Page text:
One-off Novels Set in Small Towns and Villages

This article Top 10 Novels Set in Villages by best-selling author Claire Fuller, is from The Guardian and is the inspiration for this post. Here are a few of my favorite small town or village books. They are not in any ranked order. I deliberately left out some of my beloveds though–series such as Jan Karon’s Mitford, or Miss Read’s Fairacre, or Three Pines in the Chief Inspector Gamache novels by Louise Penny or James Herriot’s All Creatures Great and Small in the Yorkshire villages, Patrick Taylor’s Irish Country Doctor in Ballybucklebo, Philip Gulley’s Harmony books, and Fredrik Backman’s Beartown are all excluded. Even Chocolat and dear old Payton Place are series!

I probably should have done a Part I and Part II, but decided a Part II should be nonfiction. What do you think?

My Choices

Shotgun Lovesongs by Nickolas Butler shows realistic small town life in today’s America. I could picture every scene, hear every voice perfectly. This is my world. The America of the Rustbelt and the formerly-farmed belt.


The Truth According to Us is is an historical fiction novel–set in the 1930’s in a small town in West Virginia. My review is here. I decided to put these two together to show how book marketing works–this is just such a good visual on the topic. Annie Barrows Wrote Truth on her own, but she co-wrote Guernsey. Guernsey set in a village on the Island of Guernsey,is now a beloved runaway hit with book clubs, so the marketing department reused the cover. Slick. Nevertheless, I loved both books. Guernsey Literary and Potato Peel Pie Society by Mary Ann Shaffer and Annie Barrows.


When the village is an island things get really interesting–especially when it is a real island with homes owned by Mick Jagger and, formerly owned by the late Princess Margaret. Murder on Mustique is a look at life where the people are either wealthy, white hedonists, or the poor natives who wait on them and provides services to them.  Regardless of socioeconomic status, race, or nationality, everyone is into everyone else’s business.


A small town on the North Carolina coast is home to “The Marsh Girl.” School teachers, social workers, grocery clerks–they all see her, they all go through the motions of officially caring and then leave her to raise herself. Where the Crawdads Sing by Delia Owens.

A Man Called Ove by Fredrik Backman. Ove’s neighborhood is a village to me. Whether it is in a city or not, I cannot remember. But there is a village life going on in that neighborhood. Brit Marie Was Here ) takes a job in a rustbelt sort of town where she tries to help the kids stuck in that town. [Notice the marketing?]


Small town, small city–same thing. Everyone knows everyone’s business. Working at the nursing home, working at the town’s one remaining industry, farming–it’s all small town life. The Lager Queen of Minnesota by J. Ryan Stradal.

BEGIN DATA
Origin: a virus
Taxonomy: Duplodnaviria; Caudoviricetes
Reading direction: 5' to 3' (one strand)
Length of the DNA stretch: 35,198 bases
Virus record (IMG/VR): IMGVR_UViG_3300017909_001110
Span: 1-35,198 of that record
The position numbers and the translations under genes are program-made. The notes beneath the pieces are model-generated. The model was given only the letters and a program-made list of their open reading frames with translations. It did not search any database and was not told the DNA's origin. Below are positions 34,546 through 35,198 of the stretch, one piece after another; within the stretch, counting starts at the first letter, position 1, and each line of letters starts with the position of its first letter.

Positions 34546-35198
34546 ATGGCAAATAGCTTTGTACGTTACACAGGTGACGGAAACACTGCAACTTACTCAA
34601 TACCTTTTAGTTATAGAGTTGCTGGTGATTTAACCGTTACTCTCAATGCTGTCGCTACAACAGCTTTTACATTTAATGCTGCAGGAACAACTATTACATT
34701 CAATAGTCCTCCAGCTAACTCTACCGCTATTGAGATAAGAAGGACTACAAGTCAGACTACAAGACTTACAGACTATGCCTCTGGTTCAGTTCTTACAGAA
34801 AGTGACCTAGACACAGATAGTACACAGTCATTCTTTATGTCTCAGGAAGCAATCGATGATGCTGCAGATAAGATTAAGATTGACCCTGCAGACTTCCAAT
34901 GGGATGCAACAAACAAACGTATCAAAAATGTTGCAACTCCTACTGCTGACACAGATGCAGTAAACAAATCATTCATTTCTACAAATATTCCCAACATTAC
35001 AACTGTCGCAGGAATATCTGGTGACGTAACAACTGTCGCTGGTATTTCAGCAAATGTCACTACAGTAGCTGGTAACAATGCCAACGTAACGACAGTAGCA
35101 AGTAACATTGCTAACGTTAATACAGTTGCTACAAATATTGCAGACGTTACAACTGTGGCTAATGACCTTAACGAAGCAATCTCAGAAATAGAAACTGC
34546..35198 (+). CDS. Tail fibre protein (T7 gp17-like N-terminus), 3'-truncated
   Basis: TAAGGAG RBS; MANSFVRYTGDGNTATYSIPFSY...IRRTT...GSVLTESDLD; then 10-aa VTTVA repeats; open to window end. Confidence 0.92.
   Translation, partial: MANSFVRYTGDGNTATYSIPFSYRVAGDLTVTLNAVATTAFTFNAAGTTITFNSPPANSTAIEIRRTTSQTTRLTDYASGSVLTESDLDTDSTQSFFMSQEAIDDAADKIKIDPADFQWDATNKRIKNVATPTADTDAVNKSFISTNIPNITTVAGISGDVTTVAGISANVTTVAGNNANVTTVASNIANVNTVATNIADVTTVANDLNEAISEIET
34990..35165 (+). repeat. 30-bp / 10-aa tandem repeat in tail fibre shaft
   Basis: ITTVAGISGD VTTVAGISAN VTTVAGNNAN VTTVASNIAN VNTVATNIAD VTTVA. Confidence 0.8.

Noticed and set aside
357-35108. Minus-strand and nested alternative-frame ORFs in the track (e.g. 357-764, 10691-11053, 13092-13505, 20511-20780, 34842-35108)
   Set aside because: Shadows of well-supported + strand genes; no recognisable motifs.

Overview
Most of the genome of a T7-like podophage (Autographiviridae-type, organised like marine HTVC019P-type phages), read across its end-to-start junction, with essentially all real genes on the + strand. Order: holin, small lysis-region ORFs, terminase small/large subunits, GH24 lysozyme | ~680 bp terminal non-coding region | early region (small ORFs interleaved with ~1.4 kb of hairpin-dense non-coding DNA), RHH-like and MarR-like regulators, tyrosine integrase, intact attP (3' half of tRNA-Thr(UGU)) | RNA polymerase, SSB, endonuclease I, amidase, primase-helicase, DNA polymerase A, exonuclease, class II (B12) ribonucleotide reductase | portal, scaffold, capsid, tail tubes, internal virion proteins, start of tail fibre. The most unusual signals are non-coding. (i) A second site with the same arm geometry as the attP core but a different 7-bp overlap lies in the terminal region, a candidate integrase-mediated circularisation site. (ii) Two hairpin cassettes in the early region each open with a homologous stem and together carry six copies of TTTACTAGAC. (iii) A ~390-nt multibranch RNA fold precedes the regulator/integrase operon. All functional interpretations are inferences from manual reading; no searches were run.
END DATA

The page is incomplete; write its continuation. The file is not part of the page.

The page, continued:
The Shipping News portrays the type family you do not want in your village. Even more so if your village is on an island. There was so much bad in this place you couldn’t pay me to go there.

Both of these historical novels portray life in the hills and hollars of Appalachia. Christy is set a generation or so earlier in the Smokey Mountains of the part of Tennessee that gave us Dolly Parton. It gives a much stronger taste of local folk lore–a liver-sprung child, for example The Book Woman of Troublesome Creek is set in East Kentucky during the Great Depression.


Edgecombe St. Mary is a Sussex village, complete with a snooty and culturally tone-deaf country club,  that is home to Major Pettigrew and Mrs. Ali–a favorite couple of mine. Major Pettigrew’s Last Stand: A Novel by Helen Simonson.


Great Depression & Dust Bowl-era Kansas is the setting for this tale of a women’s quilting club in small town Kansas. The Persian Pickle Club by Sandra Dallas.


A former Peace Corps volunteer goes back to the village he served many years ago.  What he finds is not good. From Peace Corps most famous alum, Paul Thereaux, Lower River a novel set in Southern Malawi.

This one IS ranked. It is my favorite!


While it is massive by today’s standards, it is worth the time! Multiple generations of the same families in the same town. I loved every word and have read it multiple times. “…and the Ladies of the Club” by Helen Hooven Santmyer.

8 thoughts on “One-off Novels Set in Small Towns and Villages

  1. I’ve read many of Thereaux’s travel books and a couple of his novels, but this one isn’t one I know. Funny thing – I read And the Ladies of the Club while breastfeeding my oldest son. He’s 36 years old now!


  2. I’ve read many of the books you mentioned above. However, I have not read And Ladies of the Club. So many have loved it that I must put it on my list of books to get. Thanks for a great blog!

    Liked by 1 person

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